• To allow the new external manager to decide if there is value in continuing the existing work with nonprofit Beyond Textbooks.
    District officials have proposed they continue this work and are expanding Beyond Textbooks resources to more schools this year. The state review panel also suggested keeping the Beyond Textbooks partnership, mostly to give teachers continuity instead of switching strategies again.
  • To require Adams 14 to seek an outside manager that uses research-based strategies and has experience working in that role and with similar students.
  • To task the external manager with helping the district improve community engagement.
  • To be more open about their progress.
    The state board wants to be able to keep track of how things are going. State board member Rebecca McClellan said she would like the state board and the department’s progress monitor to be able to do unannounced site visits. Board member Jane Goff asked for brief weekly reports.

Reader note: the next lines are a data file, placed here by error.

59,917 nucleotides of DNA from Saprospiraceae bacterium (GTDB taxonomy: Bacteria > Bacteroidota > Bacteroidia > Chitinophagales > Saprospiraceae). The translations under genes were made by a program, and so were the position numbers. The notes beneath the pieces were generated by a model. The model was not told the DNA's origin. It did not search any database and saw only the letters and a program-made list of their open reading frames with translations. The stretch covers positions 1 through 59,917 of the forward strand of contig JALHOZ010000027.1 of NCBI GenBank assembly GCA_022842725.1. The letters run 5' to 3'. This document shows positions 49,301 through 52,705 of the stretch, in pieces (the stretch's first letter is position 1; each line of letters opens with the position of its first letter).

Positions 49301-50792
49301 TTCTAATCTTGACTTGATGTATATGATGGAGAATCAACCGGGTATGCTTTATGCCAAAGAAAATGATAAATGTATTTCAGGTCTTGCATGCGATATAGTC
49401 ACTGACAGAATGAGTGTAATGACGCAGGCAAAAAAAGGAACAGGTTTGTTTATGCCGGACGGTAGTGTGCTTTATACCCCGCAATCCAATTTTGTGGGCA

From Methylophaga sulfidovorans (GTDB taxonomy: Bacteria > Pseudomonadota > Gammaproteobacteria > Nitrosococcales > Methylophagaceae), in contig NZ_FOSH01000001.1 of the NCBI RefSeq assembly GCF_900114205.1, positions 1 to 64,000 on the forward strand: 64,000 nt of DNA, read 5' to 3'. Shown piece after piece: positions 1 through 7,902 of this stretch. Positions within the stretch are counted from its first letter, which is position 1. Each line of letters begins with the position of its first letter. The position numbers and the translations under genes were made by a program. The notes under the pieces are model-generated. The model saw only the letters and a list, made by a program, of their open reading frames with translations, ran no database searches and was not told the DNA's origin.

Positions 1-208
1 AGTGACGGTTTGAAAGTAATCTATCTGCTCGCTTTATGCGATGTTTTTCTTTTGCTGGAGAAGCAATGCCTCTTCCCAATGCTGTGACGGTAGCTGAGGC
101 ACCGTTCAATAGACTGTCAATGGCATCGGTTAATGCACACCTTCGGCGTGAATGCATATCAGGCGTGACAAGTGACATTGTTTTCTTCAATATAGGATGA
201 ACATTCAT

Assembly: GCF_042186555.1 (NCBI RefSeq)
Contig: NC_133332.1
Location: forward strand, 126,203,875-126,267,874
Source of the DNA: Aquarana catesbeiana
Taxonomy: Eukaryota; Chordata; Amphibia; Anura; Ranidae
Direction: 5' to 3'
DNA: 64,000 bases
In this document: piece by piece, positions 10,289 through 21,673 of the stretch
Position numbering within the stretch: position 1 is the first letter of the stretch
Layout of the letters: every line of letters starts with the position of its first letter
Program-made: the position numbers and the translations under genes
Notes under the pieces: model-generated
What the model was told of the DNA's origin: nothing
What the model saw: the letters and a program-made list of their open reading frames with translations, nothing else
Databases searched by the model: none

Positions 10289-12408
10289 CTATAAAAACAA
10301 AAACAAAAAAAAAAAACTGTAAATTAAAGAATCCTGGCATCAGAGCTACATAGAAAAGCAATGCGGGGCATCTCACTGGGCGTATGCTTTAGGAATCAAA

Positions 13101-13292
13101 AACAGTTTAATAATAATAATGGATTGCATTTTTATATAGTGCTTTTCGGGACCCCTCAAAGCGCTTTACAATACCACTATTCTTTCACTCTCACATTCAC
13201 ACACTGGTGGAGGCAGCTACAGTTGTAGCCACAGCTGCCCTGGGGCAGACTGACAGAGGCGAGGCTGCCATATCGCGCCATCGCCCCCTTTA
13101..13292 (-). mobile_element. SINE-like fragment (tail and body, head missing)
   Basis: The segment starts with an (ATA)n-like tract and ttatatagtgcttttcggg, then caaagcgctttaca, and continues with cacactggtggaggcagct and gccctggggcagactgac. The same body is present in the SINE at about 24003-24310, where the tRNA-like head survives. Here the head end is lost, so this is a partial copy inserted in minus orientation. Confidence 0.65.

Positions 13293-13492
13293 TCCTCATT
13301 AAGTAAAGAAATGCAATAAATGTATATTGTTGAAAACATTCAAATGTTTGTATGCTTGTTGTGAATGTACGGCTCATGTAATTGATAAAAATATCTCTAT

• To allow the external manager to decide if the high school requires additional management or other support.
  • To allow state education officials, and/or the state board, to review the final contract between the district and its selected manager, to review for compliance with the final order.

Facing the potential for losing near total control over his district, Superintendent Javier Abrego Thursday afternoon thanked the state board for “honoring our request.”

The district had accepted the recommendation of external management and brought forward its own proposal — but with the district retaining more authority.

Asked about the ways in which the state board went above and beyond the district’s proposal, such as giving the outside manager the authority to hire and fire administrative staff, Abrego did not seem concerned.

“That has not been determined yet,” he said. “That will all be negotiated.”

The state board asked that the final order include clear instructions about next steps if the district failed to comply with the state’s order.